Childhood & Early Life
Paul was born on June 15, 1954. While his father belonged to the ethnic group Hutu, his mother belonged to the Tutsi group. Hutu and Tutsi are two of the three largest ethnic groups that reside around the regions of the Great African Lakes.
He was one of the nine children of his parents.
He attended a school managed by the 'Seventh-day Adventist Church' in a town close to Gitwe, Kenya.
In his childhood, he was determined to become a priest.
Before he turned 13, he had mastered the French and English languages.
On September 8, 1967, at the age of 13, Paul married Esther Sembeba, his first wife.
He attended the ‘Kenya Utalii College.'
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To fulfill his childhood desire to become a minister, he, along with his wife, shifted to Cameroon to study in a seminary.
Later, in December 1978, he moved to Kigali, the capital city of Rwanda, along with his wife and two children.
Upon the advice of his childhood friend, he took up a job at the 'Hotel des Mille Collines,' a reputed hotel in Kigali, the capital of Rwanda.
He was sent to Belgium and Switzerland to learn hotel management and acquire the skills of the hospitality industry.
After completing his hotel management studies abroad, he returned to work with 'Mille Collines.'
He was promoted to the post of the assistant general manager of 'Hotel Diplomates,' a sister-concern of 'Mille Collines,' in 1992.
During the Rwandan genocide of 1994, he successfully convinced the then-corporate management of 'Mille Collines,’ the 'Societé Anonyme Belge d'Exploitation de la Navigation Aérienne’ (better known in the international circuit as 'Sabena,' or 'SABENA’), to officially appoint him as the assistant general manager of the hotel.
Protecting the Refugees
During the Rwandan genocide orchestrated by the 'Interahamwe (Hutu militia) against the Tutsi, between April 7, 1994, and July 15, 1994, Paul managed to save the lives of the 1,268 refugees holed up in 'Mille Collines' and also those of his wife and children.
When the militia arrived at the hotel and threatened to kill the refugees, he sent away his wife and children, hiding them in a truck, to a safe location, while he himself stayed back to ensure the protection of the refugees.
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However, the militia tracked his wife down and attacked her. She then came back to hotel.
Paul's diplomatic skills helped him when he negotiated a deal with the militia to spare the lives of the refugees hiding in the hotel. He also bribed the decision-makers to keep the militia away from the hotel.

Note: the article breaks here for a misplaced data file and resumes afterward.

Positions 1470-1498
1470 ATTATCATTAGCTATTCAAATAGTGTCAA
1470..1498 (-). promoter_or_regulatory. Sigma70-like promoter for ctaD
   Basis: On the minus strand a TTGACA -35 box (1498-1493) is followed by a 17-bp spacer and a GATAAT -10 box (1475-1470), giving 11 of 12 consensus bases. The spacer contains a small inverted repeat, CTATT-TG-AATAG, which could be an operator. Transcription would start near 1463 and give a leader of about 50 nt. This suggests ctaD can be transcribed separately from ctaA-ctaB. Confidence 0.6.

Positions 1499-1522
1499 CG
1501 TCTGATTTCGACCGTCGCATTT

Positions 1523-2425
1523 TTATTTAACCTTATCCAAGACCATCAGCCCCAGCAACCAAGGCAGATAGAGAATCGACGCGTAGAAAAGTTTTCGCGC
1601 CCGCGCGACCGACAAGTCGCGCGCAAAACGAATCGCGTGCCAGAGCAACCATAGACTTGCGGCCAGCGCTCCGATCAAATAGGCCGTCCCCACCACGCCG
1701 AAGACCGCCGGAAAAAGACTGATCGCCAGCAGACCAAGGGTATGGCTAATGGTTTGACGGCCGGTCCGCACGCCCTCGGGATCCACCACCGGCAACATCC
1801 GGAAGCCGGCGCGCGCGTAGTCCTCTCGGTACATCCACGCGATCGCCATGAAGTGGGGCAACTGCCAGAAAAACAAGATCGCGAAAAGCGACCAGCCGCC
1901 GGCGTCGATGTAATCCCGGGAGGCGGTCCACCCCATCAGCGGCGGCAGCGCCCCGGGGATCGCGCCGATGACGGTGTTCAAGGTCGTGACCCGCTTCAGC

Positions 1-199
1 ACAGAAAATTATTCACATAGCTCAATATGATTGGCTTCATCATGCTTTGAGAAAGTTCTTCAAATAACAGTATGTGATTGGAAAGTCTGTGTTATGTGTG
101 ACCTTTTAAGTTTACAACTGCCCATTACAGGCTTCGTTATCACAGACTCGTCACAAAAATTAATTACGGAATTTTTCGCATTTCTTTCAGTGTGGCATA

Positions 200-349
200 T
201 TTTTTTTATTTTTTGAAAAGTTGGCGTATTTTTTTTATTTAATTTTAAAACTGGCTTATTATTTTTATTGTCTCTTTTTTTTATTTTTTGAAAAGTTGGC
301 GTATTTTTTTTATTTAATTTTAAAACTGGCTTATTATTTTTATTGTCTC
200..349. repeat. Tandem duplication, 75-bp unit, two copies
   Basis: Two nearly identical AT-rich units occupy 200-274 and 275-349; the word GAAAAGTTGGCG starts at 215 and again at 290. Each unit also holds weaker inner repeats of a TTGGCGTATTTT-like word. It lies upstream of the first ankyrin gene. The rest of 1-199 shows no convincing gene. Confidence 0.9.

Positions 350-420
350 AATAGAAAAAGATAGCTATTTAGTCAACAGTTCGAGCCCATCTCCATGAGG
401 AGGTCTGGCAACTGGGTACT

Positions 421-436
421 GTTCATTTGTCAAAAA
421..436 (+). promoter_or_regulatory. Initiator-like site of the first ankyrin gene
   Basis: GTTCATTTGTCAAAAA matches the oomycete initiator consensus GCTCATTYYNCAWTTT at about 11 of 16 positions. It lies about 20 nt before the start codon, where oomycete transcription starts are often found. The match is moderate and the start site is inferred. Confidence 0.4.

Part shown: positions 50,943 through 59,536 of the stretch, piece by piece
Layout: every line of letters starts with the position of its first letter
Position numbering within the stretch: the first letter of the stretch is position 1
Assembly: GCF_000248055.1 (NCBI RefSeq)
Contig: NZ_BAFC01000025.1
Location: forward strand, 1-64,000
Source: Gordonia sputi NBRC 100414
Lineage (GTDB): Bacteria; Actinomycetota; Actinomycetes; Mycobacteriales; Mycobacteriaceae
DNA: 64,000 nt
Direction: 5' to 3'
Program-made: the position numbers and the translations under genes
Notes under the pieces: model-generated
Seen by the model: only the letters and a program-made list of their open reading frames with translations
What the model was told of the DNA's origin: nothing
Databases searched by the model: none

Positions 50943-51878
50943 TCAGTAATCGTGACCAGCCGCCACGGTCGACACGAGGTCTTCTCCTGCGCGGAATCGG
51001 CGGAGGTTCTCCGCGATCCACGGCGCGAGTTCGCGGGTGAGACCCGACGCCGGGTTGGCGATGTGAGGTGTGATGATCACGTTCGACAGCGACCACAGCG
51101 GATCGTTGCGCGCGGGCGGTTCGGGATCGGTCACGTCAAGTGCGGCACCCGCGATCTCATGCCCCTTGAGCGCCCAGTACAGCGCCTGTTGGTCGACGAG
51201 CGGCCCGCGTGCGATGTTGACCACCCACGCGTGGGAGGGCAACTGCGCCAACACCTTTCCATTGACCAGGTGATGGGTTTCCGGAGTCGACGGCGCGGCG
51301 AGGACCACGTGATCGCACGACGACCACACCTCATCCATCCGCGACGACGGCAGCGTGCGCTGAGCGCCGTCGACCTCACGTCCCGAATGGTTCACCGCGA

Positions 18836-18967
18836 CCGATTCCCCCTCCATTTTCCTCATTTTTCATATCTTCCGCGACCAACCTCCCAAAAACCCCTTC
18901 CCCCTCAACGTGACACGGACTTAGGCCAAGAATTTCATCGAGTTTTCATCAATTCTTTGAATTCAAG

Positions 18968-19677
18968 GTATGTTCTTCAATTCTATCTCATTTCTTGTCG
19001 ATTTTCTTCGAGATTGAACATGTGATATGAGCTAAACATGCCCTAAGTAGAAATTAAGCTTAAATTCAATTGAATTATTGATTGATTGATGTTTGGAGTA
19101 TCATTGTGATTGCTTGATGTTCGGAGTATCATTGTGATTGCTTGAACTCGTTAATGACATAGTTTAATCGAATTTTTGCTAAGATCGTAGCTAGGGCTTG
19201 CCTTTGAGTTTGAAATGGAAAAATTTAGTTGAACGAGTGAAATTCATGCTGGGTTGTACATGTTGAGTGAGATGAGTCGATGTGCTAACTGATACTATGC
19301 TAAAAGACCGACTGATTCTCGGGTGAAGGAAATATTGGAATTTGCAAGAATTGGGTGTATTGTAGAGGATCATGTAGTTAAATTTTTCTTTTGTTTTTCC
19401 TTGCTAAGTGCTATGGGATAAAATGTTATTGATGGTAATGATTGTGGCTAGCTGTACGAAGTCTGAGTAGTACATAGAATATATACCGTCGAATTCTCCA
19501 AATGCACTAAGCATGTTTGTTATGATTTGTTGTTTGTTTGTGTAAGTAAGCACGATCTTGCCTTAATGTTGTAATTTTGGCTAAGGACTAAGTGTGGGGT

Paul's controversial comments, especially against the ‘RPF,’ have landed him in trouble with the current administration of Rwanda.
Paul and the current president of Rwanda, Paul Kagame, have often accused each other of misleading people.
Awards & Honors
In 2000, he was awarded the 'Immortal Chaplains Prize for Humanity.'
In 2005, he was honored with three recognitions: the 'Wallenberg Medal’ of the ‘University of Michigan,' the 'National Civil Rights Museum Freedom Award,' and the 'Presidential Medal of Freedom.'
He received three honorary degrees: the 'Honorary Doctorate of Law’ from the ‘University of Guelph’ (2007), an honorary degree from the ‘Gustavus Adolphus College’ in 2008, and another honorary degree, from the ‘Loyola University Chicago’ at the ‘Bachelor of Arts Commencement' in 2009.
‘The Lantos Foundation for Human Rights and Justice' awarded him the 'Tom Lantos Human Rights Prize’ in 2011.
Family & Personal Life
He has three children from his marriage to Esther: two daughters, Diane and Lys, and a son, Roger.
While studying in Switzerland and Brussels, he was away from his family. His long-distance relationship with his wife suffered due to his dedication to work and eventually led to their divorce. However, he gained the custody of his three children.
In 1987, while attending a wedding, he was smitten by the maid of honor, his future wife, Tatiana Mukangamije. Back then, she was working in a hospital in Ruhengeri, the capital city of Musanze District, in the Northern Province of Rwanda.
His desire to court her was so strong that he impressed an influential politician to get her transferred from Ruhengeri to the 'Central Hospital' in Kigali.
In 1989, after dating for 2 years, they tied the knot. Tatiana adopted his children from his previous marriage.
Later, the couple had two children: a son named Tresor and a daughter who survived only for a few days.
As a consequence of the genocide, the Rusesabaginas lost most of their kith and kin. While Paul lost four siblings, Tatiana lost her parents, brother, sister-in-law, nieces, and nephews. However, her two siblings remained alive.
Paul has claimed that his father-in-law had paid the Hutu militia to be executed so that he could avoid a gruesome death.
After saving himself, his family, and the refugees in the hotel, Paul left for a refugee camp with his family.
At the camp, they searched for their relatives and stumbled upon the two surviving nieces of Tatiana, Anais and Karine, who were in a miserable condition. The Rusesabaginas adopted them.
With the help of the 'Rwandan Patriotic Front,' he and his extended family escaped and crossed the borders to go to Tanzania.
Even when he was in Tanzania, death threats still loomed large. Hence he successfully sought asylum in Belgium. He moved to the country along with his family in 1996.
As they continued to receive threats to their lives, the family moved to Texas. They continue to stay there but also own and maintain their house in Belgium.